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Reading: Replacing trains with coaches: implications for social inclusion in rural New South Wales

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Replacing trains with coaches: implications for social inclusion in rural New South Wales

Authors:

Ian Gray ,

Charles Sturt University, AU
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Merrilyn Crichton

Charles Sturt University, AU
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Abstract

With the future of New South Wales (NSW) regional train services under question, concern has been expressed that replacement of trains with coaches will diminish levels of mobility and raise social exclusion for some people. Provision has been made on coaches for people considered to be disabled, but without recognition of the needs of people who do not fit either able or disabled categorisation. All train services offer better accessibility and therefore mobility to all people. The issue of regional train service cessation and replacement raises questions regarding the reliability of existing Australian studies about train service replacement, the degree to which health and illness are affected, as well as the potential for the exacerbation of existing social exclusion. An examination of the literature and some historical investigation undertaken by the authors highlights these limitations amid the ableism/disablism dualism in existing research and rural transport policy. The paper further suggests that the absence of Australian evidence of mobility loss should not be taken to indicate the reality of regional mobility and social inclusion. Instead the paper argues that further independent mobility loss and social exclusion may occur if coaches are further substituted for regional train services.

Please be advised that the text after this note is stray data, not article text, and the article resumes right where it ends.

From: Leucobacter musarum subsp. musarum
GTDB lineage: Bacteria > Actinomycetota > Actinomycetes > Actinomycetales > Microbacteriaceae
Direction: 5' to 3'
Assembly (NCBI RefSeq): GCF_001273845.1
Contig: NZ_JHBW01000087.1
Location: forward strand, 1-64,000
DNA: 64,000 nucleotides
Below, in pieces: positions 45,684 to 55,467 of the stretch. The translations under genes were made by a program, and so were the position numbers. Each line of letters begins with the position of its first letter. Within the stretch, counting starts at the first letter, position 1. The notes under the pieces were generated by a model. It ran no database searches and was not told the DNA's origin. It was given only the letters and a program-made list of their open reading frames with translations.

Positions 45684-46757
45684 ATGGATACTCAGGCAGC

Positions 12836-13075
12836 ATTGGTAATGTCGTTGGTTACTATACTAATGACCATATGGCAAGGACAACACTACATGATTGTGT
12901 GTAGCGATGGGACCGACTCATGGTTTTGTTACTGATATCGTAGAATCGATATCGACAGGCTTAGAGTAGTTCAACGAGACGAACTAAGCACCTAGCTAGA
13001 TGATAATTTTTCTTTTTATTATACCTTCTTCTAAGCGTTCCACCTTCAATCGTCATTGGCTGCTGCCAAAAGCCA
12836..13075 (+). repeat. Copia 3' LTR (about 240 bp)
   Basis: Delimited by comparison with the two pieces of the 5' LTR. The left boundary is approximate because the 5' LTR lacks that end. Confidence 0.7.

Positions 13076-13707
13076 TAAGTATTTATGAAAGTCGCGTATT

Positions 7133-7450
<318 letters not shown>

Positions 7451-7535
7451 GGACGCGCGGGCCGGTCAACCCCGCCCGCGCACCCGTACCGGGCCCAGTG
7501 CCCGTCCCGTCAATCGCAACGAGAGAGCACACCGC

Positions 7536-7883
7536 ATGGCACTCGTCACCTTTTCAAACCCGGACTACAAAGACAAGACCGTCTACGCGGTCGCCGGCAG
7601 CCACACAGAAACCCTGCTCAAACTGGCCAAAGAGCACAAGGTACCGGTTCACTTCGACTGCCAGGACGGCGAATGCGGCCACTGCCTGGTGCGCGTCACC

How to Cite: Gray, I. and Crichton, M., 2014. Replacing trains with coaches: implications for social inclusion in rural New South Wales. Journal of Social Inclusion, 5(2), pp.89–113. DOI: http://doi.org/10.36251/josi.78
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Published on 15 Dec 2014.
Peer Reviewed

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